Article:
Approximately 1.4 million people aged 16 and above were unemployed at the end of last year. 40% of people agreed that worries about job security and fear of redundancy could contribute to burnout.

Here are some ideas on how to ease those worries.

  • Talk to your employer: If you are worried about your job security, you can speak to your manager. You can ask them if your job is at risk. And you can ask them to be honest with you. You can ask your manager what the next steps are and when you will know more information.
  • Get advice: It can help you to get expert advice on the situation to know more about what your rights and options are. You can contact ACAS for free confidential advice. You don’t have to give any personal details if you don’t want to.
  • Look for another job: If your job is at risk you could prepare to look for another job by updating your CV. Find out more information on writing a CV
  • Careers advice: You can contact the National Careers Service for careers advice. They provide information, advice and guidance to help you make decisions on learning, training and work opportunities.
  • Make a plan: If your job is at risk, it might help you to make a plan of the things you can do if you lose your job. Making a plan can help you to:
    • Take control of the situation,
    • Know what your options are, and
    • Reduce stress, by knowing there are practical things you can do if you lose your job.

Feeling lonely can have a negative impact on our mental health, which is bound to impact our work. 43% of people agreed that feeling isolated could contribute to burnout.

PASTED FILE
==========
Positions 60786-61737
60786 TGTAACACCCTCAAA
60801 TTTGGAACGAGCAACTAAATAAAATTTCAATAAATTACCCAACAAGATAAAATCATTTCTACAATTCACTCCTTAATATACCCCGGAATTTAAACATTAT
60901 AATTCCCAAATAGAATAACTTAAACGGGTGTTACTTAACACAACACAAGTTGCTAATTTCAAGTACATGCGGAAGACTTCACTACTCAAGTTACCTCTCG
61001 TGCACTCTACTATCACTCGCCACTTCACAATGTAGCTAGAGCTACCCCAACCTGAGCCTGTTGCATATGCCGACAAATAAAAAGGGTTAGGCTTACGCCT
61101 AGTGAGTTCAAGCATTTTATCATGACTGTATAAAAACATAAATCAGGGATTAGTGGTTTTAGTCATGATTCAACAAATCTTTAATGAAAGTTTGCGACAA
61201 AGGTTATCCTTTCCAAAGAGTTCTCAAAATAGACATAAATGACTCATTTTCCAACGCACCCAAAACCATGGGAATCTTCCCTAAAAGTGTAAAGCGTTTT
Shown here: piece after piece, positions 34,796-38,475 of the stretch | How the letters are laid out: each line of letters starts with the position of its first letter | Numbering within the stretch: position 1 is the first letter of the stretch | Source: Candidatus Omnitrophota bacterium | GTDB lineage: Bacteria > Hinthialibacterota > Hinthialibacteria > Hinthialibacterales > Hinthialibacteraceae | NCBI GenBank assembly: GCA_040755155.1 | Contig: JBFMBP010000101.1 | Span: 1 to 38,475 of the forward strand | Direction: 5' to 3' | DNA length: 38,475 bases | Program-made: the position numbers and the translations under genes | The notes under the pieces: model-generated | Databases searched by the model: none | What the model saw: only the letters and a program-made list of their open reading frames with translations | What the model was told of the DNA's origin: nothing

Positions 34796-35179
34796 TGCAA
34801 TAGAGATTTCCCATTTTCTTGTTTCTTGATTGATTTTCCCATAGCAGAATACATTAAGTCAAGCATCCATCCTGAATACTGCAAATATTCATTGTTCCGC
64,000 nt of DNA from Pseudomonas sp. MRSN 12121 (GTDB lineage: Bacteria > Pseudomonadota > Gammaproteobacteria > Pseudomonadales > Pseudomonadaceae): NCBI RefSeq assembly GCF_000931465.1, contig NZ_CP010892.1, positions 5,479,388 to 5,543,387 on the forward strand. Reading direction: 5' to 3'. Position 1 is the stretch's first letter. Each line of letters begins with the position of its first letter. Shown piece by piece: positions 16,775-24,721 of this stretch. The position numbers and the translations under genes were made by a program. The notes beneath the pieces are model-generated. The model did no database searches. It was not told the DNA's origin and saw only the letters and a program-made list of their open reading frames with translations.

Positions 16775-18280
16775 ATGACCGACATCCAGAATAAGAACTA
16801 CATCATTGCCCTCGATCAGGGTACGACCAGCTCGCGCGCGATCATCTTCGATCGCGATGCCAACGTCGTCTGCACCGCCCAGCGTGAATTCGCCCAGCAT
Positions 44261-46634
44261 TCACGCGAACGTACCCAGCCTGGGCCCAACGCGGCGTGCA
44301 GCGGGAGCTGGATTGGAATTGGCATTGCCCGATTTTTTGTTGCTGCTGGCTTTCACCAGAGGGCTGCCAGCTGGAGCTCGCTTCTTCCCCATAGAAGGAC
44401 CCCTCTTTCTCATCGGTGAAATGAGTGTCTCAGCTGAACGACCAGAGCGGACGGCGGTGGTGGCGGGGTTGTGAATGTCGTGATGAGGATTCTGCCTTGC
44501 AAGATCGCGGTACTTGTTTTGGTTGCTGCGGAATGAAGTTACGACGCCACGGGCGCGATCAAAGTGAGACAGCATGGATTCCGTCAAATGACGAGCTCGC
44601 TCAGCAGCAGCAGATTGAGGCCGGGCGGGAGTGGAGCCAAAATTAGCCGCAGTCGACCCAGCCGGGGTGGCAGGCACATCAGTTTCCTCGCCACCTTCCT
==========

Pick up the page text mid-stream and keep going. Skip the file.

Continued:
If you’re worried about isolation, you may find the following support services helpful:

  • Support lines: Talking about how you are feeling can have big benefits. People who care about you like friends and family are usually happy to listen and support you. But you can also call the following lines to talk about how you are feeling: Samaritans, Support Line, C.A.L.M, Silverline (for people over 55) and The Mix (for people under 25). For regional support visit the Hub of Hope.
  • Online forums: You may find it helpful to use an online support forum, such as Clic. On Clic you can access quick chat, discussion forums, information, videos and support contacts.
  • Support groups: Mental health support groups help you connect with others who have mental health issues and their carers. The following organisations provide support groups, so you can see if there’s one in your local area: Rethink Mental Illness, local Minds and Carers Trust (for support groups and services for carers).
  • Investing in relationships: The Mental Health Foundation’s top tips on relationships explains what you can do to create better relationships with yourself and with the people around you. This can help to reduce isolation.

Doing things that help us to relax and make us feel happy or calm, such as exercise, eating well and sleep, our mental health. Mental health is just as important as physical health, and they influence each other. 46% of people felt that poor physical health could contribute to burnout. Here are some ways you could improve your physical health.

  • Eat healthy foods and have a balanced diet. Find more information on the NHS website
  • Keep physically active. Exercise can help to reduce stress and anxiety. It can increase the levels of serotonin and endorphins which are your body’s natural ‘happy’ chemicals. Visit the Mental Health UK website for more information.
  • Drink enough water. Visit the NHS website
  • Avoid or reduce drinking alcohol. Visit the Mental Health UK website for more information.
  • Avoid or reduce smoking. Visit the Mental Health UK website for more information.

Problems with sleep can affect how you feel physically and mentally, and how you feel can also affect how you sleep. 64% of people felt that poor sleep could contribute to burnout.

Here are some ideas on how to improve your sleep: